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Jackie and I spent the morning weeding and clearing the rose garden. The task is not yet finished.

A rather large creature has head-butted a hole in the fence, tossed the insect hotel logs aside, and broken off the legs of a couple of the plastic edge rails bordering the stepping brick path, across which it has trodden a trail. We rather hope it is not a rat. In an attempt at least to deter the beast I have plugged the square hole with a round peg.

Ladybirds 1

The ladybird bug in the weeping birch has taken a mate and led her further up the tree.

This afternoon we went on a drive through the forest.

A group of ponies on the road between Burley and Ringwood feasted on gorse, grass, and brambles on the verge and the bank above it.

One took itself along and across the road where it thought the grass was greener.

Attracted by the smoke of controlled burning, I stepped out onto the heathland where

Hikers

I met a group of hikers seeking directions. Naturally I led two of them to the driver who set them right.

‘Yearly burning of heather and gorse in the New Forest is helping to reinvigorate the area’s heathland habitats for wildlife, according to a scientific study.’ This quotation comes from http://www.hlsnewforest.org.uk/hls/news/article/11/research_shows_burning_benefits_precious_new_forest_habitats from the Forestry Commission website which has further information.

On the outskirts of Hyde we encountered a string of ponies taking a leisurely stroll along a road lined with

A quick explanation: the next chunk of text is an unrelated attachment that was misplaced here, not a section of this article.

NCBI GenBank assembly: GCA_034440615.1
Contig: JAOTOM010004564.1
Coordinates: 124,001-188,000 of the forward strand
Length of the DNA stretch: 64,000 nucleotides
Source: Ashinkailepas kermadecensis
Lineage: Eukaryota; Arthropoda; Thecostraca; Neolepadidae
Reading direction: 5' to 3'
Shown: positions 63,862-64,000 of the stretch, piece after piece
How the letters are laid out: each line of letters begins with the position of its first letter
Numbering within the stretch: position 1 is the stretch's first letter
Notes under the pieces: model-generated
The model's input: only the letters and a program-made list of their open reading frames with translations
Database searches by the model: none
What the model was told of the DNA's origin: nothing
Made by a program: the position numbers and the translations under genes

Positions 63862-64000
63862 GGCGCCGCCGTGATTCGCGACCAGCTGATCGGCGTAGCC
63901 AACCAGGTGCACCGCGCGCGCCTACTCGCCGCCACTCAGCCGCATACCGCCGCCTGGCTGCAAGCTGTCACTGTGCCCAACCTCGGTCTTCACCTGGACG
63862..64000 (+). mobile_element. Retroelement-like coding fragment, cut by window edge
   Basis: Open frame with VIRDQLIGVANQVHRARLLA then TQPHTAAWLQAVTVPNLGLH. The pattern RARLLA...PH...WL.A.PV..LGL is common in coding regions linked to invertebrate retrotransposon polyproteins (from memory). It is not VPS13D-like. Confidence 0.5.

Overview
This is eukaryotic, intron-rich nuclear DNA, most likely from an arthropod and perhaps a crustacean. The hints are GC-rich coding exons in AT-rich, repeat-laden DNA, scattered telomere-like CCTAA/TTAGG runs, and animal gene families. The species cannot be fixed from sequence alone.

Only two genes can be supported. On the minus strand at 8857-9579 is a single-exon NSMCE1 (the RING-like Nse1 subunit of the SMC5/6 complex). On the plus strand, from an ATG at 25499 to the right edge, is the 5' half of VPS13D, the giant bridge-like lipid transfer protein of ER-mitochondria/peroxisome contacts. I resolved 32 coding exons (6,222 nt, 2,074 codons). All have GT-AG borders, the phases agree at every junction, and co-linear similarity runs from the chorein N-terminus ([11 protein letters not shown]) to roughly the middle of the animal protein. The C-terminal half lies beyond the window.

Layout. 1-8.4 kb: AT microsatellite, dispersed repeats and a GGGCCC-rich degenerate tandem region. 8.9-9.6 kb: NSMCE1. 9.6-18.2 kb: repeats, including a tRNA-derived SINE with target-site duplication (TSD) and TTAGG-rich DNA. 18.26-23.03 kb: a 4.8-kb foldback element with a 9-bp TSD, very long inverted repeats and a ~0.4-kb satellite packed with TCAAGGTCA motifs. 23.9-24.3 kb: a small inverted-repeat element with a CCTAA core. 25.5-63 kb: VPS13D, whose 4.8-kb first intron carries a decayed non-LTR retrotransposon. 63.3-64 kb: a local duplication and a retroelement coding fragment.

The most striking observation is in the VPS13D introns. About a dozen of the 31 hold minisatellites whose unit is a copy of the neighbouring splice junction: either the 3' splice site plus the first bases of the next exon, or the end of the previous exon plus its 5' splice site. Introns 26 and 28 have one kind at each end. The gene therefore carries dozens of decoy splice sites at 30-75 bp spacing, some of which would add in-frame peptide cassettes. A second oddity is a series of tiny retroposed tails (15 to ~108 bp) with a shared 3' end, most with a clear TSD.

Blackthorn

blackthorn.

Ponies on road 3

One of the animals stopped, turned, and noisily expressed its desire that I should also stop, and retrace my steps,

Ponies on road 4

which I did, to find reinforcements alongside the Modus in which Jackie closed the window

Pony and Modus

in the face of one particularly hopeful individual which,

Pony on road 3

when I came between it and the passenger side, observed me with what seemed like malevolent intent.

Cattle occupied the higher ground at Gorley Common,

Donkeys eating gorse

while donkeys’ leathery mouths tore at the gorse below.

Beef cobbler meal

This evening we dined on Jackie’s beef cobbler served with boiled potatoes, crunchy carrots, cauliflower, and green beans; and purple sprouting broccoli which turned green the cooked. Jackie drank sparkling water and I finished the Bordeaux.

Definitely The Business

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This morning we went on a drive about the forest in order to try out the lens bag featured yesterday.

Does are normally so timid that they bound, bouncing, away before we have even seen them. The curiosity of this little harem among the trees got the better of them. Some turned their pretty rears, others presented a staring face. Others, with elegant flexibility, did both. When they all looked in the same direction they seemed to emulate meerkats.

The forest terrain is becoming decidedly waterlogged. Trees and sky are reflected in clear pools lying among last autumn’s fallen foliage. When the land is very wet the shallower-rooted trees tend to tip over and lie across land and water. We wonder how anyone can visit such a beautiful spot and lob a Lucosade bottle into it.

A herd of cattle have claimed the crossroads at East Boldre as their own. Wandering into the road at will, or, chewing the cud, resting their mud-caked legs, their knees are decorated with hay and grass.